The stories of missionaries have always fascinated me. After some experiences in the missions of Guatemala, I had a ‘missionary dis-tress’ during my postnovitiate. I spoke of this with my spiritual director, my confessor, and especially with missionaries. After all, these missionaries had one day lived this same anxiety and today are the bearers of this charism in our province. Above all, I prayed. I knelt before the tabernacle. My fingers rolled over my rosary beeds. I asked the Lord for clarity in his call, the courage to answer, and the love to make it a reality.
The counsel that impressed me most was that of Don Checchi. He smiled and said, "My dear, if you've already placed your life in the hands of God ... enjoy His dreams. Let Him do the driving. Let Him take you to the kids He has thought of for you. Love His voice. Love what he has planned for your life. I assure you, you will be happy that you trusted Him. "
Some of my confreres were more rational. They said, "Why go out? We have such a lot of work here itself?" True, there is a lot to do. It is also true that the Congregation is one, the world over. Young people as well as confreres are waiting for us everywhere. If the vineyard is of the Lord, He should be the one to distribute His workers. It is ours to do what He asks of us, with the love He gives us, where He wants us and sends us. And then I thought ... if the first Salesians did not risk what they had to go beyond, how would we ever have come to know God, Don Bosco and our vocation?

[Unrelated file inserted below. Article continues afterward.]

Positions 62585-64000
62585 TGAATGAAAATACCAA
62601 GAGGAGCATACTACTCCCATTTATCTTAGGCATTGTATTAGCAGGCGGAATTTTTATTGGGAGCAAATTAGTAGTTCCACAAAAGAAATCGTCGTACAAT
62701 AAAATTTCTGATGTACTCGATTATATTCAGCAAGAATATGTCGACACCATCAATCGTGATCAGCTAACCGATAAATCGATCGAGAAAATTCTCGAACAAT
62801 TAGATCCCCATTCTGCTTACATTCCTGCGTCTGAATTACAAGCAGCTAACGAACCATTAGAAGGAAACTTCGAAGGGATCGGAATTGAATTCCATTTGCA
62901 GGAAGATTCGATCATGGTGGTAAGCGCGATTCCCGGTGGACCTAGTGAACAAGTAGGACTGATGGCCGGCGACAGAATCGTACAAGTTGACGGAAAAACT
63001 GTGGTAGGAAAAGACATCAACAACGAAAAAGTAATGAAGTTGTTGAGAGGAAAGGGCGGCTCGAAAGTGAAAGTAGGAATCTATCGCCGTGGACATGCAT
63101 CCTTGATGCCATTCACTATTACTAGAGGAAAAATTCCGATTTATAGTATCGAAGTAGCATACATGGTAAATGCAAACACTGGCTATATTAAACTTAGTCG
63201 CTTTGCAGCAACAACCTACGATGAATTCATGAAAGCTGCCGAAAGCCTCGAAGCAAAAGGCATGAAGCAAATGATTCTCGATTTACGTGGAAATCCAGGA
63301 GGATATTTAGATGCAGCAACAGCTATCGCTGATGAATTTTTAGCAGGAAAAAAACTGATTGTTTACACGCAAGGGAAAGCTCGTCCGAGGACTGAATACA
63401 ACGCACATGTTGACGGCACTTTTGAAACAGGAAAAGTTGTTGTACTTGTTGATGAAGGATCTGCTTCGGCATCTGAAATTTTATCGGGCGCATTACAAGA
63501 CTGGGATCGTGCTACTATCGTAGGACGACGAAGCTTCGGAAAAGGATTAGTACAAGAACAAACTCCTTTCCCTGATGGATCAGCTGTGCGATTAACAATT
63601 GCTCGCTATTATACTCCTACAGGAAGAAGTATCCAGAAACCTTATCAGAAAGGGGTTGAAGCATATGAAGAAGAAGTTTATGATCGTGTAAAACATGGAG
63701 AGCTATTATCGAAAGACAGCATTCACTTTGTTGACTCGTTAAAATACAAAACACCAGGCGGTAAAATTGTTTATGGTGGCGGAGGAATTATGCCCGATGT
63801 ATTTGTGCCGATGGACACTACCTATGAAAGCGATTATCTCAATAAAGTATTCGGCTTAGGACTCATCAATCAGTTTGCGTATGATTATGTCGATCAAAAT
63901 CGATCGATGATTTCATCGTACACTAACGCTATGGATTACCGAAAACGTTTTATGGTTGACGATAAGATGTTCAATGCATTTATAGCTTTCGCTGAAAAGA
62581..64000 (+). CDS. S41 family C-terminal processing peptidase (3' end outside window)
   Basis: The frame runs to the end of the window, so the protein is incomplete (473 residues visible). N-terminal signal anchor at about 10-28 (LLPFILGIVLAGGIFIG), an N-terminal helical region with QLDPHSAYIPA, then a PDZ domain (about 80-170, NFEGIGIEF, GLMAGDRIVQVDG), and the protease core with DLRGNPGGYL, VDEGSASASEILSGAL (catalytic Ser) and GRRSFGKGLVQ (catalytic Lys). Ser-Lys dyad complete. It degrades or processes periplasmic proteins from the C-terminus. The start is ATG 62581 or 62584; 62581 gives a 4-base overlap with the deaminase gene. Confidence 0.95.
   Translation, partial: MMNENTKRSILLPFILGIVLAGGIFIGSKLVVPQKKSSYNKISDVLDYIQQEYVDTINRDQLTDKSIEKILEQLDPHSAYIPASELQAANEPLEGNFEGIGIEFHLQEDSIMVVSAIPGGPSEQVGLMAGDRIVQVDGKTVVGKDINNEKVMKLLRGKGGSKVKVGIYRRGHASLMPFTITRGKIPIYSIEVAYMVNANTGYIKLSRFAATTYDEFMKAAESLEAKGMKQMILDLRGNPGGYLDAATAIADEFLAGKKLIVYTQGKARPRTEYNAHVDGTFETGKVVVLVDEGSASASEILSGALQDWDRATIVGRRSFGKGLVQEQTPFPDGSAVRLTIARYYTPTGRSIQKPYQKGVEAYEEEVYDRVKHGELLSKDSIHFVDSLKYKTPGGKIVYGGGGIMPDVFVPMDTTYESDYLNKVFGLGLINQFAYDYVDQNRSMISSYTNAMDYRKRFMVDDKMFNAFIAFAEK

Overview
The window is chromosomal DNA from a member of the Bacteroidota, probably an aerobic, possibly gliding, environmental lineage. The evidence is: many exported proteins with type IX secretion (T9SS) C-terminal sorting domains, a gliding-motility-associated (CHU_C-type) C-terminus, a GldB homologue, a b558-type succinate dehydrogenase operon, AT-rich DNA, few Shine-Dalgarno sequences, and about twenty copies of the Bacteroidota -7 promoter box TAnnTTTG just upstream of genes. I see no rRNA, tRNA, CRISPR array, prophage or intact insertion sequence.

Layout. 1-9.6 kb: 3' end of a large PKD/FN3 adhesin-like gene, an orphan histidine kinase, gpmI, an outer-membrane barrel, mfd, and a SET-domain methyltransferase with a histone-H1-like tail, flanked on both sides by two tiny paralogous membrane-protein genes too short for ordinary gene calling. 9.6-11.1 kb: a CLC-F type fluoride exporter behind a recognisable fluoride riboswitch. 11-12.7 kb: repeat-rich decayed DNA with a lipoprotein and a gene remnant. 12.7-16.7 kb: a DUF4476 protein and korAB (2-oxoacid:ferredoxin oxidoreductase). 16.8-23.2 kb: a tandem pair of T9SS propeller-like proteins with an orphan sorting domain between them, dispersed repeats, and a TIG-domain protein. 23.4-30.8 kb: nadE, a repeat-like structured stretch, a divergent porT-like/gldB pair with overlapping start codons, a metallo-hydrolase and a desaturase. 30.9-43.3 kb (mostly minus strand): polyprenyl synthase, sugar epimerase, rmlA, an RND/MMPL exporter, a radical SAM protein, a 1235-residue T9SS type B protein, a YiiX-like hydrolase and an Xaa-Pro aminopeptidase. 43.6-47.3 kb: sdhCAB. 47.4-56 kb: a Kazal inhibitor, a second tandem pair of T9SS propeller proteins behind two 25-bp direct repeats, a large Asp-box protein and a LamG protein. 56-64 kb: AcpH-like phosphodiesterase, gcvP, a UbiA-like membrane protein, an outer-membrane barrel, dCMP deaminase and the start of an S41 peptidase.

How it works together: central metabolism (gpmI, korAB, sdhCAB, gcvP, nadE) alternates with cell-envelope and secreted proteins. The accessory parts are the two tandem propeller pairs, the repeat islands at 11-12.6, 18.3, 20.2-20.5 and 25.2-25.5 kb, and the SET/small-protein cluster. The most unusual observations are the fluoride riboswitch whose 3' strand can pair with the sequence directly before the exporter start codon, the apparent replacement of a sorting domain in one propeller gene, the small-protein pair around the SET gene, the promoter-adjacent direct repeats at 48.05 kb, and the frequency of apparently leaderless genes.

Urged on by the desire to serve the Lord, I made myself available and, in 2015, I was sent to Kosovo in Albania. There I faced a totally unexpected reality. I had got used to thinking of missions with their churches overflowing with believers. I had not imagined myself landing up in a completely Muslim village. There I was, sharing the joy of being a missionary with two confreres and 18 Catholics!
My very first difficulty was to give up the idea that I had had till then of the missions. I had to try and understand what the Lord was offering me. Add to that the difficulty of the language and my ignorance of Islam. I found myself faced with a real challenge. Only the help of my brothers and sisters gave me the courage to understand and to carry on. How much joy I have discovered since then in letting me be surprised by the presence of God in the boys around me. Their questions, our discussions, and the way we have listened to each other, are today the joy of my heart. They are my gratitude to God for my missionary vocation. I think it will always be so, that the most beautiful blessing from being a missionary will be the young and the confreres.
I believe that to be a missionary is part of our Salesian DNA. From going out to the streets to find boys, to leaving our country for God's love, our vocation gets greatly enriched. We live life in its fullness when we make God's dream our dream, His youngsters our boys, His calling our life. So if God wants you to be a missionary, let yourself be guided by his love and go where the young people are waiting for you: I assure you there will be no greater joy in your life!